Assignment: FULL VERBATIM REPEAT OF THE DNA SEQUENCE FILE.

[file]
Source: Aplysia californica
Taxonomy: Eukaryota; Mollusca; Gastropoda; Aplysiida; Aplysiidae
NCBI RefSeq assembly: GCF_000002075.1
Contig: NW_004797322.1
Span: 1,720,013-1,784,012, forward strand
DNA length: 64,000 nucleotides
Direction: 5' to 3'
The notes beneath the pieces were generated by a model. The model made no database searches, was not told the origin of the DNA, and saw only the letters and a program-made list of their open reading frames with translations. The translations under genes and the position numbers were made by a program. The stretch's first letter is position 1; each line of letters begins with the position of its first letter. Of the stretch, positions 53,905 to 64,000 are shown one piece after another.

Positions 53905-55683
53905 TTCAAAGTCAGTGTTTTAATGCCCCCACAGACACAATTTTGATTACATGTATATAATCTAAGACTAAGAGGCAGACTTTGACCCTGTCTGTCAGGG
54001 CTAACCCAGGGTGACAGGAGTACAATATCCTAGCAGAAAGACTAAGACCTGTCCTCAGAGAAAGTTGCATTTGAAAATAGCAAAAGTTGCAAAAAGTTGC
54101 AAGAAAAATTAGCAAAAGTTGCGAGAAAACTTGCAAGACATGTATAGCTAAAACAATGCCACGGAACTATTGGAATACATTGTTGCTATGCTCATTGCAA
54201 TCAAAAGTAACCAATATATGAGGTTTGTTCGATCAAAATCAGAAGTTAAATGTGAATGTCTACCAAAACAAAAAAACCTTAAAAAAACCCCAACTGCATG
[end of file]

Source: Aplysia californica
Taxonomy: Eukaryota; Mollusca; Gastropoda; Aplysiida; Aplysiidae
NCBI RefSeq assembly: GCF_000002075.1
Contig: NW_004797322.1
Span: 1,720,013-1,784,012, forward strand
DNA length: 64,000 nucleotides
Direction: 5' to 3'
The notes beneath the pieces were generated by a model. The model made no database searches, was not told the origin of the DNA, and saw only the letters and a program-made list of their open reading frames with translations. The translations under genes and the position numbers were made by a program. The stretch's first letter is position 1; each line of letters begins with the position of its first letter. Of the stretch, positions 53,905 to 64,000 are shown one piece after another.

Positions 53905-55683
53905 TTCAAAGTCAGTGTTTTAATGCCCCCACAGACACAATTTTGATTACATGTATATAATCTAAGACTAAGAGGCAGACTTTGACCCTGTCTGTCAGGG
54001 CTAACCCAGGGTGACAGGAGTACAATATCCTAGCAGAAAGACTAAGACCTGTCCTCAGAGAAAGTTGCATTTGAAAATAGCAAAAGTTGCAAAAAGTTGC
54101 AAGAAAAATTAGCAAAAGTTGCGAGAAAACTTGCAAGACATGTATAGCTAAAACAATGCCACGGAACTATTGGAATACATTGTTGCTATGCTCATTGCAA
54201 TCAAAAGTAACCAATATATGAGGTTTGTTCGATCAAAATCAGAAGTTAAATGTGAATGTCTACCAAAACAAAAAAACCTTAAAAAAACCCCAACTGCATG